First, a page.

DC have two options, Wonder Woman or Catwoman.  A Catwoman movie is unlikely at this time thanks to the last attempt, Catwoman (2004).  This leavers Wonder Woman.  First appearing in All Star Comics #8 in December 1941, Wonder Woman is an Amazon warrior princess, known in her homeland as Princess Diana of Themyscira, she uses the pseudonym Diana Prince.  She has a range of superhuman powers and an array of weapons as you would expect for a comic book hero.  Gal Gadot has been cast to play the part in Batman v Superman: Dawn of Justice (set for release March 2016) with a possible  Wonder Woman and Justice League movie to follow, no dates announced.Gal Gadot Wonder Woman

Marvel already have their character but don’t seem to know what to do with her:  Natasha Romanoff / Black Widow made her first comic book appearance in Tales of Suspense #52 (April 1964).  She was introduced into the current Marvel film universe in Iron Man 2 (2010) played by Scarlett Johansson, also appearing in Avengers Assemble (2012) and Captain America: The Winter Soldier (2014) and will appear in Avengers: Age of Ultron (2015).  Little more than window dressing in Iron Man 2, she and Clint Barton / Hawkeye (Jeremy Renner) were the most interesting characters in Avengers Assemble and added a further dimension to the character in Captain America: The Winter Soldier this year.  Anyone concerned about the star power of Scarlett Johansson should take a look at the numbers for Luc Besson’s Lucy.Black Widow

Is it a question of who gets there first, or who gets it right?  The success of the rubbish Transformers: Age of Extinction and the failure of the excellent Edge of Tomorrow there is more to success than quality.  With budgets of up to $250million studios are more interested in fanatical success than art or critical acclaim. With this in mind, it isn’t a case of who has the best character, script or idea, but the one who thinks he can turn a profit.  It might be a case of wait and see what the competition do.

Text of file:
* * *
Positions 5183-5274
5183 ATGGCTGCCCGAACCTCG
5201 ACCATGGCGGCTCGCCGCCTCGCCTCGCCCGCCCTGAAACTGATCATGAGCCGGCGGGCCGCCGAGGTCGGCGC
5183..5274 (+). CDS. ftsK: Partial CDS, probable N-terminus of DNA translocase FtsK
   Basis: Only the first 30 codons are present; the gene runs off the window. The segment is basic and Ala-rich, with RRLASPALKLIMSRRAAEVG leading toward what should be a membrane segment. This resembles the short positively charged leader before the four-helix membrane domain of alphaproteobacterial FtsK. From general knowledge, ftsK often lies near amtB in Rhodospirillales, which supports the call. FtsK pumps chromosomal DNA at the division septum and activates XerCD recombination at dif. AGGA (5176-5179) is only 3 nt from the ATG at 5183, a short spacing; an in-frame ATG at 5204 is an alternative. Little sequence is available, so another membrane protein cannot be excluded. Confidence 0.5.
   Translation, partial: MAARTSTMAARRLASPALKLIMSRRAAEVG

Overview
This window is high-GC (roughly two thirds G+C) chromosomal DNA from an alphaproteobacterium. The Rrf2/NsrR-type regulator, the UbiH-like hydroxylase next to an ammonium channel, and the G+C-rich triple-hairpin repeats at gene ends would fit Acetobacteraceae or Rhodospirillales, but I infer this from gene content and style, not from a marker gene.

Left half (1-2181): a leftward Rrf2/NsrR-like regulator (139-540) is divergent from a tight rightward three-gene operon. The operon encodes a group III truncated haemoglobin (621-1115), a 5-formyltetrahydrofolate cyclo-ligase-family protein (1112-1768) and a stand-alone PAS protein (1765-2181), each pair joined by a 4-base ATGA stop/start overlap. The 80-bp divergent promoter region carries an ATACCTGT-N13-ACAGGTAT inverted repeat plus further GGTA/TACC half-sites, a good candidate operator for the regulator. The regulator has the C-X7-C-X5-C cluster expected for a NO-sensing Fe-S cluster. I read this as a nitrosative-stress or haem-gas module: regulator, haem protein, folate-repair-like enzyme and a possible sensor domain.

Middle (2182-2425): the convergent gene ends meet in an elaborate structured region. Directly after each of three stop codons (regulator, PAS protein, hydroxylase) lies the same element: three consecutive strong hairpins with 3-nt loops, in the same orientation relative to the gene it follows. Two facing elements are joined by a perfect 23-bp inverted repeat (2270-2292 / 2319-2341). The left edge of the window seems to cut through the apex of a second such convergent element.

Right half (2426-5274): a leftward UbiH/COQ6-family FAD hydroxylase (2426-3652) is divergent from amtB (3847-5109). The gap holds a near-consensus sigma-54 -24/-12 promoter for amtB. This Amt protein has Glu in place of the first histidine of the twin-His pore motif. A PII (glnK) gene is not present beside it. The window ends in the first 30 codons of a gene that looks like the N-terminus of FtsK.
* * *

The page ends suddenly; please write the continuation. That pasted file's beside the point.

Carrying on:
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There appears to be a lot of fuss over James Bond drinking Heineken in the upcoming movie Skyfall, what’s the big deal? It isn’t the first time he has drunk beer. Product placement isn’t new to movie in general and certainly isn’t new to Bond. Think of the cars he drives, Bond didn’t give up his Bentley (driven in the books) in favour of various Aston Martin, Lotus and BMW’s for the fun of it. And lets not forget Vesper Lynd’s introduction in Casino Royale where Bond makes it clear that his watch is an Omega not a Rolex (as featured in the books and worn by Sean Connery). Pierce Brosnan used a Ericsson phone and had a Parker Jotter pen with a handy class-four grenade (I still have one that I won along with a copy of GoldenEye on VHS – mine lacks the grenade). By the time Pierce Brosnan hung up his Walther it is rumoured that as much of half the $140million budget for Die Another Day (2002) came from “marketing partners” this led to the film being nicknamed “Buy Another Day.” Then we have the whole idea of what is sponsorship, United Artists is part of MGM that by the time Daniel Craig took over were owned by Sony. Take a look at the gadgets on display, Sony Vaio laptops, Sony Ericsson mobile phones, Sony Bravia TV’s and Sony Cyber-shot cameras.

Looking more specifically at what Bond drinks, this isn’t the first time this has happened. Bond actually drinks more Champagne than anything else including his signature Vodka Martini. The original character in Ian Fleming’s novels favoured Taittinger remarking in Cassino Royale “[1943 Taittinger] is probably the finest champagne in the world”. in the movies, Sean Connery’s Bond appears to have preferred Dom Perignon but some time in the 80’s and ever since thanks to a sponsorship deal Bond started drinking Bollinger. Oh and did I mention bond has had a deal with Heineken before! If you still have a problem, look at it this way, it could be far worse, he could be drinking the tasteless self proclaimed king of beers that is drunk in most Hollywood productions.

If you are still not convinced, sit back watch any Bond movie and lookout for the products, if you need some refreshment during the film why not try one of these, the recipe for “The Vesper” is:

  • Three measures of Gordon’s Gin
  • One of vodka
  • Half a measure of Kina Lillet
  • Shake over ice until it’s ice-cold and strain into a martini glass.
  • Then add a large thin slice of lemon peel